Geez, Sam, you worry me at times.
    Not as much as you worry me by times, OX.
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    "One morning I shot an elephant in my pyjamas. How he got into my pyjamas I'll never know." ~ Groucho Marx.

    "It is better to be feared than loved, if one cannot be both". ~ Niccolo Machiavelli, The Prince.

    "A wise man can learn more from a foolish question than a fool can learn from a wise answer". ~ Bruce Lee.

    "In the beginner's mind there are many possibilities, but in the expert's mind there are few". ~ Shunryu Suzuki.

    "Give a man a mask and he will show you his true face". ~ Oscar Wilde.

    "He who learns but does not think is lost; he who thinks but does not learn is in great danger". ~ Confucius.

  8. #18
    I will say this: My favourite author is Tom Clancy. He was originally an insurance salesman. Do you think he knew about submarines, nuclear bombs, or anything else that he has written about in great detail in most of his novels? No, he didn't. He had to ask people; he had to do research. Does that mean that he now knows how to write about nuclear bombs or submarines? No, it doesn't. It just means that he did research, like all authors do. So, OX, doing research on a subject doesn't necessarily make you an authority on it, nor does it make you able to write about that subject in a "knowledgeable" way.
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    "One morning I shot an elephant in my pyjamas. How he got into my pyjamas I'll never know." ~ Groucho Marx.

    "It is better to be feared than loved, if one cannot be both". ~ Niccolo Machiavelli, The Prince.

    "A wise man can learn more from a foolish question than a fool can learn from a wise answer". ~ Bruce Lee.

    "In the beginner's mind there are many possibilities, but in the expert's mind there are few". ~ Shunryu Suzuki.

    "Give a man a mask and he will show you his true face". ~ Oscar Wilde.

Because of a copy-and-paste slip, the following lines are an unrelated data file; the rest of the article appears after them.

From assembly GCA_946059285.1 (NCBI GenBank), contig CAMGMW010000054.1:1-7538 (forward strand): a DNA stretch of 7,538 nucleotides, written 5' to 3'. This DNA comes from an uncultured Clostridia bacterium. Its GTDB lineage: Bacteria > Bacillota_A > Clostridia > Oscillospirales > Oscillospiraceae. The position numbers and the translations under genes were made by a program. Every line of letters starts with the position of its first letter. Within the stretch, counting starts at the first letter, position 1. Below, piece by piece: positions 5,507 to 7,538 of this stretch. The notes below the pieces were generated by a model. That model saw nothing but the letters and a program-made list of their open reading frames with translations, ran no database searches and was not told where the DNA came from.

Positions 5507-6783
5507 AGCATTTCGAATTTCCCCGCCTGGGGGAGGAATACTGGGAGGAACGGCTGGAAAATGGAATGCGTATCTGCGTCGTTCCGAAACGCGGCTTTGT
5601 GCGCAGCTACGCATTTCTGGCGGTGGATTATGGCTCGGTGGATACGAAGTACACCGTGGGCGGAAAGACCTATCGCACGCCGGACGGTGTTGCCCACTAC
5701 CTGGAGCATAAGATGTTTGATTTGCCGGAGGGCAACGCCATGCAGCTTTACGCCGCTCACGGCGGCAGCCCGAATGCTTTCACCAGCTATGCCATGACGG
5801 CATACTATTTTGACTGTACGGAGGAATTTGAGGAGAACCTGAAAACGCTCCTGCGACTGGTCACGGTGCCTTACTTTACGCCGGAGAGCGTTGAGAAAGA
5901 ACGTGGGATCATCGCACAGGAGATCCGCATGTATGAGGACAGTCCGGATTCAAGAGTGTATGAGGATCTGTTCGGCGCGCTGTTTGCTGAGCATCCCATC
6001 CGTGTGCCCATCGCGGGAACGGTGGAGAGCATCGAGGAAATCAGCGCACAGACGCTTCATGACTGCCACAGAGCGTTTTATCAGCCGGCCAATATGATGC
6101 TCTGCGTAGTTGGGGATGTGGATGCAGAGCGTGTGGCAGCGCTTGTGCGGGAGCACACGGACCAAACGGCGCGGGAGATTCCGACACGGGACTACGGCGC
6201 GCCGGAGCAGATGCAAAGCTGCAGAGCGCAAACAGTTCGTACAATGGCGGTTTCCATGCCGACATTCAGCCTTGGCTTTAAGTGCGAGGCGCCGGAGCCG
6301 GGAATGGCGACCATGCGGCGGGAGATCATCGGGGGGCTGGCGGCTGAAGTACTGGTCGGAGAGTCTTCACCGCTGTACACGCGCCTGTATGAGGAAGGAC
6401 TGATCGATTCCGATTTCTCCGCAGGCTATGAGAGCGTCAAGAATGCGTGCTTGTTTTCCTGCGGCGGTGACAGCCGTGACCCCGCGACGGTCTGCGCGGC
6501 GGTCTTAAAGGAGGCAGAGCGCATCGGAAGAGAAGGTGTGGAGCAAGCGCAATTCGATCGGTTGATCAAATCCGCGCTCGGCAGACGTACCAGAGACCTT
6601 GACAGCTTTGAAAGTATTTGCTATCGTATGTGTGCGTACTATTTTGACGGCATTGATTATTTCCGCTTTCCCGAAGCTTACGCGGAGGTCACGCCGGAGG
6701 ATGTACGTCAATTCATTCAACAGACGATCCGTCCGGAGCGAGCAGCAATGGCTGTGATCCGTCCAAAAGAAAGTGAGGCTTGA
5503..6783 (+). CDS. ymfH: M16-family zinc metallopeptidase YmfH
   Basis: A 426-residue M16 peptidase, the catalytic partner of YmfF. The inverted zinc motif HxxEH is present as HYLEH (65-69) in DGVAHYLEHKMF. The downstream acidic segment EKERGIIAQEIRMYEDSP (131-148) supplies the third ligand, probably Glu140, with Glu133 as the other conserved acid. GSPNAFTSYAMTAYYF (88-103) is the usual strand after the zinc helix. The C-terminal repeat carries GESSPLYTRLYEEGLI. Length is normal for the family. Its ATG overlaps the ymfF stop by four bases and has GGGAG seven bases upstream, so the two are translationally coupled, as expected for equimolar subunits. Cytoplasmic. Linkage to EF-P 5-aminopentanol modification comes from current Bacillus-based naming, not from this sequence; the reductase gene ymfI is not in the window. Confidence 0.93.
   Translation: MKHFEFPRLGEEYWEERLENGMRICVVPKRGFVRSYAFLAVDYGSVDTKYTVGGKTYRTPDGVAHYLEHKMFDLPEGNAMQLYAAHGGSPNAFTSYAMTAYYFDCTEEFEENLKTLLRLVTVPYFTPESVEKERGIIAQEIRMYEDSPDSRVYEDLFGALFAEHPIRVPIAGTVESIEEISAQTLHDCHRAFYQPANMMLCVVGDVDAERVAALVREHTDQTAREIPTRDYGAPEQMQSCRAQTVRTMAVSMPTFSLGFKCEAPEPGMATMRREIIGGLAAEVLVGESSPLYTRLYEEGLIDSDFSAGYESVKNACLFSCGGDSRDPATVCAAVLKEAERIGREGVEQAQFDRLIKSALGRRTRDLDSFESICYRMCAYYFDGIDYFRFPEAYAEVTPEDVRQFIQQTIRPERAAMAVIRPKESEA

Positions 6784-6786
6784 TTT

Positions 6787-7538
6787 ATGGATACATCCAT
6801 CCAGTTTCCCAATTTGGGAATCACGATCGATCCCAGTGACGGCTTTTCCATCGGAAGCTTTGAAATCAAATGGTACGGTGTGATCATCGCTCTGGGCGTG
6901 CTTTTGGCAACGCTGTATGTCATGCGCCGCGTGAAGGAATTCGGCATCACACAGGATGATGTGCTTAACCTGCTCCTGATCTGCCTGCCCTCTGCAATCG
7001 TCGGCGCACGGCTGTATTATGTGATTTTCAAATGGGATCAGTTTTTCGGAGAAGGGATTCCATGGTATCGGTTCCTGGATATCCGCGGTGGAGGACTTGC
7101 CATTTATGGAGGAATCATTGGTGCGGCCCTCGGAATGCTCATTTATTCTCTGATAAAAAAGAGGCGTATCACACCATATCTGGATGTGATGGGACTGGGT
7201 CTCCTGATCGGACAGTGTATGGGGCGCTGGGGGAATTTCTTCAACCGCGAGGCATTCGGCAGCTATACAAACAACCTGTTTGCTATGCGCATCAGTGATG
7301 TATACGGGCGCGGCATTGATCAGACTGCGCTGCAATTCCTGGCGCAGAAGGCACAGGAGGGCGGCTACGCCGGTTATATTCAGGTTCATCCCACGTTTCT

"He who learns but does not think is lost; he who thinks but does not learn is in great danger". ~ Confucius.

  9. #19
    Writing what you know is often misinterpreted as having to write only about something you have personal and detailed knowledge of, which it isn’t, most of the time. As well as the Clancy example, a good one, there is the other oft-quoted one - Sydney Sheldon has only ever written about places he has actually been to.

    But, can you write about crying, if you’ve never cried? Can you write about laughing if you don’t laugh? Can you write about the hurtfulness of infidelity if you’ve never been exposed to it? Can you write about love if you’ve never been in love?

    Can you research something like love? Will reading a few thousand pages on the internet be enough?

    I was startled with a question about the holocaust only yesterday, the question being on the lines of – should it still be written about, as much as it is? I answered Yes, very quickly, and then had to justify my answer to an extremely critical audience. I stumbled around a bit and thought about my own advice about writing what you know, and, of course, my knowledge of the holocaust is from outside sources. And I wouldn’t attempt to write about it, I don’t know enough.

  10. #20
    Dr. Malone
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    Wasn't Clancy in the Navy?

    Good thread. The only thing I'll add, since you'll have to find what's good and what's not from these suggestions yourself, is to avoid the cliched expressions that some posters here are using as examples.